Acclaimed science fiction and comics writer Warren Ellis just signed a two-book deal with Mulholland Books to publish two novels, starting with The Gun Machine in 2012. To celebrate, he explains why science fiction and crime fiction are the same.
My name's Warren Ellis. I'm mostly a science fiction writer. I'm sometimes also a crime writer. These are essentially the same thing.
Let me try and explain that.
I don't think HG Wells and Raymond Chandler ever met. I don't know that they would have had a lot to say to each other if they did. Perhaps Wells might have gloweringly reprimanded Chandler for being mean about his friend AA Milne's detective novel. Or perhaps he might have asked for a go on Chandler's wife, I don't know. But I like to imagine that an interlocuter bringing them together – perhaps in 1940, Wells' twilight and Chandler's emergence – would have explained why they should talk.
Top image: Cité interdite by Birdyphage on Flickr.
It was HG Wells, in large part, who made science fiction into social fiction. You can trace back the roots of that movement to Mary Shelley and beyond, but it was Wells who both concretised it and gave it common currency. Science fiction is nominally about the novum, the new thing that disrupts the world of the story. But THE INVISIBLE MAN is not about an invisibility process, just as THE TIME MACHINE is not really about a time machine. The great Wells fireworks were novels about the human condition, the sociopolitical space and the way Wells saw life being lived.
In crime fiction, of course, the story is nominally about the crime: the disruptive event introduced into the world of the story. But THE BIG SLEEP isn't about a murder, and FAREWELL MY LOVELY isn't about a missing person. Chandler's great leap – and of course there were antecedents and even peers, but it's Chandler who is indelible – was to make crime fiction fully an expression of social fiction.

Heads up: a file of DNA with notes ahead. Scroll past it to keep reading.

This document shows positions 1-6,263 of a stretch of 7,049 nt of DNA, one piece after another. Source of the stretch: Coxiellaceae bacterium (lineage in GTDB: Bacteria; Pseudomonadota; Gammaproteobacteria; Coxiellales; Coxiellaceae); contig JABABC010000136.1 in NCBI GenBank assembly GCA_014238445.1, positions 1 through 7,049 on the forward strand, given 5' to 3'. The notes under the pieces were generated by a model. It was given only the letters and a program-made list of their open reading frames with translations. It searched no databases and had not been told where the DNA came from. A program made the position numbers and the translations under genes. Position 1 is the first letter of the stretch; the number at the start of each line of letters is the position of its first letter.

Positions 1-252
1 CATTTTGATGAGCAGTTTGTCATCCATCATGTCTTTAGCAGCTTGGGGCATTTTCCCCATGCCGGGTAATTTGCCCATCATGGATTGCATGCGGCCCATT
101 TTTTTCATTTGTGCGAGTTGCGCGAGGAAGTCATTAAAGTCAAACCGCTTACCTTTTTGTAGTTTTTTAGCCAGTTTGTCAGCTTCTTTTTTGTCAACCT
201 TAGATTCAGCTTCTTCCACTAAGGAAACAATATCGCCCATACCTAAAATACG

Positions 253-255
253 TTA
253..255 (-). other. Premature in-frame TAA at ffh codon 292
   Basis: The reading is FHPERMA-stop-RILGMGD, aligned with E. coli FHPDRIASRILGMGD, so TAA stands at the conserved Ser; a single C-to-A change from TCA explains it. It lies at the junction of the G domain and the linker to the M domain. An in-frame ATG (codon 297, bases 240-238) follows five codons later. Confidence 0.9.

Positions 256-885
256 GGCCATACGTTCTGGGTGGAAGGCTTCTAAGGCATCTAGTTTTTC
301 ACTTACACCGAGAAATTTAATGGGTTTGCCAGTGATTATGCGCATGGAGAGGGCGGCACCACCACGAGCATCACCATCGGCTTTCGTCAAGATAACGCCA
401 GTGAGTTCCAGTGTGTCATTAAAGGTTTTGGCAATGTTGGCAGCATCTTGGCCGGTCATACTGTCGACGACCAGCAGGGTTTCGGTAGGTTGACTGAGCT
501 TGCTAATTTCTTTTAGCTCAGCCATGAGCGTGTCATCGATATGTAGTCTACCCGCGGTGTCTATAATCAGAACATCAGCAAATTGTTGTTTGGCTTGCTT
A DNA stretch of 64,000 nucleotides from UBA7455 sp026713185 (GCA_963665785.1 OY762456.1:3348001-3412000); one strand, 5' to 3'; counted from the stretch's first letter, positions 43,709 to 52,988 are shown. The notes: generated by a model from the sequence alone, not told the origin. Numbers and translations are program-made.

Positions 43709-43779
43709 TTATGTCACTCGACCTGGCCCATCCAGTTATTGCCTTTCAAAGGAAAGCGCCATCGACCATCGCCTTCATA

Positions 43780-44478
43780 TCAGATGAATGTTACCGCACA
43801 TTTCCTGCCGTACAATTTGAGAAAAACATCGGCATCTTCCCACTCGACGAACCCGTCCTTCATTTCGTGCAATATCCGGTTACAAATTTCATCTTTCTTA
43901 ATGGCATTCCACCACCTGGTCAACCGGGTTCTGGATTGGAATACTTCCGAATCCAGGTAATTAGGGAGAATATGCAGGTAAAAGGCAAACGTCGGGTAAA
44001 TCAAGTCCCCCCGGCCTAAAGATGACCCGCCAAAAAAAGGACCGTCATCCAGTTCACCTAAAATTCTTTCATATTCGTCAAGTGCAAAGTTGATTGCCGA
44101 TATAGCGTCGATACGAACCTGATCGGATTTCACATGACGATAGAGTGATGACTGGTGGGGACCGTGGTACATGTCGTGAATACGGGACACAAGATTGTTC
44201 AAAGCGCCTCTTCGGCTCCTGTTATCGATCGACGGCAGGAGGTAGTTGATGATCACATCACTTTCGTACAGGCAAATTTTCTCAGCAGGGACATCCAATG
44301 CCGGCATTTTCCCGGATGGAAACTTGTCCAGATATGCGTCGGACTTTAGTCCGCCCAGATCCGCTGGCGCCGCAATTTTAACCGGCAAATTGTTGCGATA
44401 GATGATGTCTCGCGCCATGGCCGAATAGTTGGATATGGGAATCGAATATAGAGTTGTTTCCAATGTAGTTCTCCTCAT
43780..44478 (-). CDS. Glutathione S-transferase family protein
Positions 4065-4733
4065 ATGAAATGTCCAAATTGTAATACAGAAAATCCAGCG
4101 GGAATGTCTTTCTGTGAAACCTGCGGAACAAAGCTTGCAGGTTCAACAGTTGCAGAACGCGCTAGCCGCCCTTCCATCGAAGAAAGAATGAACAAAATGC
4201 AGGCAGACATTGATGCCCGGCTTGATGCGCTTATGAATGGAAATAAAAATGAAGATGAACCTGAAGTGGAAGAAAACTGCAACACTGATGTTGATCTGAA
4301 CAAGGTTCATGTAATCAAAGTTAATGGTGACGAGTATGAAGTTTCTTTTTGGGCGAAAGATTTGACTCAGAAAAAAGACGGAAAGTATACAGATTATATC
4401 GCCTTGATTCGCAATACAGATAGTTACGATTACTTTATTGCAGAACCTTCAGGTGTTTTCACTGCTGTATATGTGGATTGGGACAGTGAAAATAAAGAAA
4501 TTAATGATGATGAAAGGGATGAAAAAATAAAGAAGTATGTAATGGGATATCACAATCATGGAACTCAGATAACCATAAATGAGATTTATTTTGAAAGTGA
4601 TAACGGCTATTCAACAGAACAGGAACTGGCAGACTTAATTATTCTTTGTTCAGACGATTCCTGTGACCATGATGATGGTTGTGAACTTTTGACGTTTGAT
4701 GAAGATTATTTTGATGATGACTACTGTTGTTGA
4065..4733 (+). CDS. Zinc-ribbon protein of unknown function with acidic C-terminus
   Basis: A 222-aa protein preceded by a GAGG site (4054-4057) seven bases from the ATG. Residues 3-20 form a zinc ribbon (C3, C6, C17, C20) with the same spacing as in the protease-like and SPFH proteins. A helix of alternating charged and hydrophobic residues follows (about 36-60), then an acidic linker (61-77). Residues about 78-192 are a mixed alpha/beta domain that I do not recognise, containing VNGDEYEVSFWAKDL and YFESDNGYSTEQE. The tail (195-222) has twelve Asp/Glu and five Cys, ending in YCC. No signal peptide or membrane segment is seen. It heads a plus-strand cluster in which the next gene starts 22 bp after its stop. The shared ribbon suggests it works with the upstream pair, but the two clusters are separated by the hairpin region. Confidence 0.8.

These became the dual tracks upon which our mediation of the 20th Century ran. Science fiction and crime fiction contextualised, explored and reported on rapidly changing and expanding modern conditions. And they did it in ways that spoke to the felt experiences of our lives, to our hopes and our fears, in ways that other fictions, or even other reportage, couldn't approach. Science fiction and crime fiction explained to us where we really are, and where we might be going.
So when I write science fiction I'm a crime writer, and when I write crime fiction I'm an sf writer. I'm talking about our lives, and the way I see the world. I'm writing about the new thing, the disruptive event that enters that world, its repercussions and the attempts to deal with it. But I'm talking about where I think I am today, and what I think it looks like.
In GUN MACHINE, I'm writing about a disruptive event: a small sealed Manhattan apartment filled with hundreds of guns, each one used in a single unsolved homicide. But what I'm talking about is money, the acquisition of power, the deals we make in the name of security, the unique soul-killing exhaustion that comes of caring too much for too long, and the faces madness take in our lives.
Also quite a lot of people get shot.
I just have to trust that the good people at Mulholland Books will catch me when I get confused and give my New York City police detective rocket pants and a ray gun.
This post by Warren Ellis originally appeared at the Mulholland Books blog. Warren Ellis is the award-winning creator of graphic novels such as Transmetropolitan, Fell, Ministry of Space and Planetary, and the author of Crooked Little Vein. The film Red, based on his graphic novel, was released in October 2010. He has written a number of graphic novels under option for film and TV. He is personally adapting his series of Gravelbgraphic novels into a screenplay for Legendary Pictures. He lives in south-east England.